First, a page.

These authors warn that both military and civilian health care personnel may encounter delayed presentations of malaria in soldiers returning from Iraq and Afghanistan, even in those perceived to be at lower risk. P. vivax accounts for 80%to 90% of malaria in Afghanistan and about 95% of cases in Iraq, but the risk of infection varies considerably depending on the geography and the season. P. falciparum makes up the other fraction of cases.
Depending on the perceived risk, United States Army soldiers deployed in these areas are directed to take antimalarial prophylaxis and to use personal protective measures, such as mosquito netting, permethrin impregnated uniforms and gear, and frequent use of DEET. Soldiers doing nighttime patrol remain at particular risk, especially at dawn and dusk.
This provides a partial explanation as to how 38 cases of P. vivax malaria occurred in a group of 725 US Army Rangers deployed to combat zones in Eastern Afghanistan in the summer/fall of 2002. All of the rangers received weekly mefloquine prophylaxis during their tour in Afghanistan, as well as terminal prophylaxis for 4 weeks. A diagnosis of malaria was made largely on the basis of fever, although headache, myalgias, and gastrointestinal symptoms were common.
However, there is an interesting twist to this story, as the diagnosis of malaria was complicated by an intervening tour of duty in Iraq 169 days after returning from Afghanistan, where they were perceived to be at low risk for malaria. While in Iraq, the men received daily doxycycline (due to the added risk of a biological attack), but they did not receive terminal antimalarial prophylaxis because the season and locale was considered such low risk for malaria. No doubt the doxycycline effectively prevented the emergence of active bloodstream infection during their tour of duty in Iraq, but did little to eliminate the hypnozoites. As a result, three-fourths (76%) of the malaria cases were diagnosed 4 months after the men returned from Iraq. The median time to diagnosis was 233 days (range, 1-339 days) after returning from the Afghan arena. Two cases relapsed within one year. One case was complicated by ARDS. All personnel received chloroquine for 3 days, followed by a 2 week course of primaquine. Although there was certain disagreement as to where the malaria was acquired, consultants from the Army and the CDC were brought in and, based on epidemiologic risk, determined the cases were most likely acquired during the first tour in Afghanistan.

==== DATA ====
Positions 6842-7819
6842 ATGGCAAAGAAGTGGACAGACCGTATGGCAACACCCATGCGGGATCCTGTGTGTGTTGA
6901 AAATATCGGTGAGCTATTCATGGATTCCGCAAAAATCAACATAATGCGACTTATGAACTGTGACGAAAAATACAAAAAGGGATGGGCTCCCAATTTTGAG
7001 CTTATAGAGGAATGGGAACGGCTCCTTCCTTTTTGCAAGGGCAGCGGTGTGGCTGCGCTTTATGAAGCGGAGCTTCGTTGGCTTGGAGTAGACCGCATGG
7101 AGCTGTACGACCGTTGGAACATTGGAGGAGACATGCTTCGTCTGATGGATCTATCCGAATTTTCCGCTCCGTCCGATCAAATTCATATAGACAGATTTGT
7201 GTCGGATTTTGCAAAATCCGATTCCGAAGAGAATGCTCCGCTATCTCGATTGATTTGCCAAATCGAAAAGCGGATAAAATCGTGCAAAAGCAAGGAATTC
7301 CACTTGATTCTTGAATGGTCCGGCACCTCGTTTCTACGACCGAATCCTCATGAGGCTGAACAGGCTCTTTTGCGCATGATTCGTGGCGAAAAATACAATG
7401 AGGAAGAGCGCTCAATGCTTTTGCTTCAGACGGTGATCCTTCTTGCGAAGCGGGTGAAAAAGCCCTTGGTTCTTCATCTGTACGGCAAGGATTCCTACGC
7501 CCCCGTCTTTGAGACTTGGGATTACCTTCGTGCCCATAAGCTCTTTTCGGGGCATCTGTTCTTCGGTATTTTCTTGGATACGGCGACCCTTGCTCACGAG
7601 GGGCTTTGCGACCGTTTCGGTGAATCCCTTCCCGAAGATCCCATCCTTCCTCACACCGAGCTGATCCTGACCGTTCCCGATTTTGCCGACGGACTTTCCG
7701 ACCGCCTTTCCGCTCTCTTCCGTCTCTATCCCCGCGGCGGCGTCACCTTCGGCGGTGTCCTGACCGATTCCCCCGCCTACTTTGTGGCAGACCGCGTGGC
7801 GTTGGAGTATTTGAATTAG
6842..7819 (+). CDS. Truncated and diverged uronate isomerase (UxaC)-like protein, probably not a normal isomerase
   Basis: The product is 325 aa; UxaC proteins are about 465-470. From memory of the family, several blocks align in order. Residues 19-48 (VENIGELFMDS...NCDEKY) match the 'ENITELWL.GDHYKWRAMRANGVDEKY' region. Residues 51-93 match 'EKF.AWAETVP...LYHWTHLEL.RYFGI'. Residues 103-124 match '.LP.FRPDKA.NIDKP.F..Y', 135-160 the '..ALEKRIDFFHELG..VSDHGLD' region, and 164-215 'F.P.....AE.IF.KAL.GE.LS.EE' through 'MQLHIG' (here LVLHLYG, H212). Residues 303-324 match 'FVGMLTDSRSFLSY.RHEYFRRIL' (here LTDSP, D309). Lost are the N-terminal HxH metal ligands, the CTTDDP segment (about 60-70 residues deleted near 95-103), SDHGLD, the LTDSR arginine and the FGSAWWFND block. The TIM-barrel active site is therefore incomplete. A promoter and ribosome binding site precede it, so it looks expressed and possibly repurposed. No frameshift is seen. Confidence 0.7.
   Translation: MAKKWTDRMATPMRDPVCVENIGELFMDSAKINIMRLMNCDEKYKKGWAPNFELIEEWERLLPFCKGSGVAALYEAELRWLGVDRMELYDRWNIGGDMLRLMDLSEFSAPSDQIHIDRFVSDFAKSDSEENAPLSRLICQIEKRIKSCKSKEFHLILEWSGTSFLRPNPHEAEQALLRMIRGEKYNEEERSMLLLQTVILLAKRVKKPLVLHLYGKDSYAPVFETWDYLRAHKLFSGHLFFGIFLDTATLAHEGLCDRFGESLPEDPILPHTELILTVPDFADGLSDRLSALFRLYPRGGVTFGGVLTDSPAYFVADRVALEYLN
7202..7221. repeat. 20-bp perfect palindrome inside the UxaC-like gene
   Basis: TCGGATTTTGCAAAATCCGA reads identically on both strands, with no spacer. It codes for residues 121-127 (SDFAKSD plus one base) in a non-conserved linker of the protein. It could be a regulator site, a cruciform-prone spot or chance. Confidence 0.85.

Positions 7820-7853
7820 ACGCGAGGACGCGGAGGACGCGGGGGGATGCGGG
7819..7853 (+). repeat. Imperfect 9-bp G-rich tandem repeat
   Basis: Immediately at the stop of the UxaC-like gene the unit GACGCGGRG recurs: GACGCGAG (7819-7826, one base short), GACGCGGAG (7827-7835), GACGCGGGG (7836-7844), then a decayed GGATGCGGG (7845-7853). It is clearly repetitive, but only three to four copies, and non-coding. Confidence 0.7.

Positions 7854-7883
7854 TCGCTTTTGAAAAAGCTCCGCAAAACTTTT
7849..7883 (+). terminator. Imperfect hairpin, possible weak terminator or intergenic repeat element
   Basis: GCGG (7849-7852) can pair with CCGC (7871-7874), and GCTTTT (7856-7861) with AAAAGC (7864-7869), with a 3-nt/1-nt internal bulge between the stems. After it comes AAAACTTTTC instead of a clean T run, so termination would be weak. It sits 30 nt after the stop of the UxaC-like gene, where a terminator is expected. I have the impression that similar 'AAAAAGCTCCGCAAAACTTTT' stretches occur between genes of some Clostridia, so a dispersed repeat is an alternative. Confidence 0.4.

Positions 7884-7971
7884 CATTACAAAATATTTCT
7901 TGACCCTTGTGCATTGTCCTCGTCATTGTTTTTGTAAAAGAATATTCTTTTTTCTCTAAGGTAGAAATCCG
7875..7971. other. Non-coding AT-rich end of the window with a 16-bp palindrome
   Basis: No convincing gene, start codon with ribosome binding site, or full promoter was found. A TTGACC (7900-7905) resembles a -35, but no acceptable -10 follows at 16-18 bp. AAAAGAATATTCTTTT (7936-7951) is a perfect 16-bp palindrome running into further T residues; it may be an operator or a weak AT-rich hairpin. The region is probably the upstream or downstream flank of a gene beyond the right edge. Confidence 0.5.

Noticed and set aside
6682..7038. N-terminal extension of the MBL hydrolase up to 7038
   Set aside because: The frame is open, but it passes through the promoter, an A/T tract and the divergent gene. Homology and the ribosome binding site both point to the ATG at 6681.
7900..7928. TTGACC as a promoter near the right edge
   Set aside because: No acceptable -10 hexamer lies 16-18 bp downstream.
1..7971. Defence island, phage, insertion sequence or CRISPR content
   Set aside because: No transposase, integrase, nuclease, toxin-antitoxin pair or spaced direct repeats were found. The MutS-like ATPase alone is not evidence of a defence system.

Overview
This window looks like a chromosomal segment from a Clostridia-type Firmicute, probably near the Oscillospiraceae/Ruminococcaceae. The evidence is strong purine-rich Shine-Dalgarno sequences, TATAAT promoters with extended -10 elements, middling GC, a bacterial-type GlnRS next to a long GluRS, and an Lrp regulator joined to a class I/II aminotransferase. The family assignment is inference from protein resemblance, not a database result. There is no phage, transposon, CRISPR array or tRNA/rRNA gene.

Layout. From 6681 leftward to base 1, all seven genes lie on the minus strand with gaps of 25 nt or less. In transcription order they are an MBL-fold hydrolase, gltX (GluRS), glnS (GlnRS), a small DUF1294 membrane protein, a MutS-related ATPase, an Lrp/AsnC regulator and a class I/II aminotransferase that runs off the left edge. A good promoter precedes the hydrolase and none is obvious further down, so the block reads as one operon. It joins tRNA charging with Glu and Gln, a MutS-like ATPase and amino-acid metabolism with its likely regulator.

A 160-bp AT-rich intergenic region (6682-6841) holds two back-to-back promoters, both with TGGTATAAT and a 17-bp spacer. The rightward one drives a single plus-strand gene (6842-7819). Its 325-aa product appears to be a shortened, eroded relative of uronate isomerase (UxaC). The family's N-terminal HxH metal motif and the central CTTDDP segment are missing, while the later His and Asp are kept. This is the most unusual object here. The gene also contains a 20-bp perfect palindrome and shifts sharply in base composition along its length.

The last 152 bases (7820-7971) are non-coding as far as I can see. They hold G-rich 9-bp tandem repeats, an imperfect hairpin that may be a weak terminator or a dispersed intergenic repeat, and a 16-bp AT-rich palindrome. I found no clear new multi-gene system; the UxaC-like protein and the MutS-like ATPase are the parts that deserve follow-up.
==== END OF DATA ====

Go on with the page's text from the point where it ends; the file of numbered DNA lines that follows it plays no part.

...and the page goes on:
Anonymous questioning revealed that only about one-half of the men actually took their weekly antimalarial prophylaxis, and 41% took terminal treatment. Only one-third were compliant with both, and fewer than one-third admitted to using DEET. Both perceived lack of a threat from malaria, a lack of a significant mosquito problem, and a tumultuous schedule where "too many other things were happening" as hampering compliance. Malaria should be considered in the differential of febrile or gastrointestinal illness in returning military personnel, even if the risk may not be proximate or immediately apparent.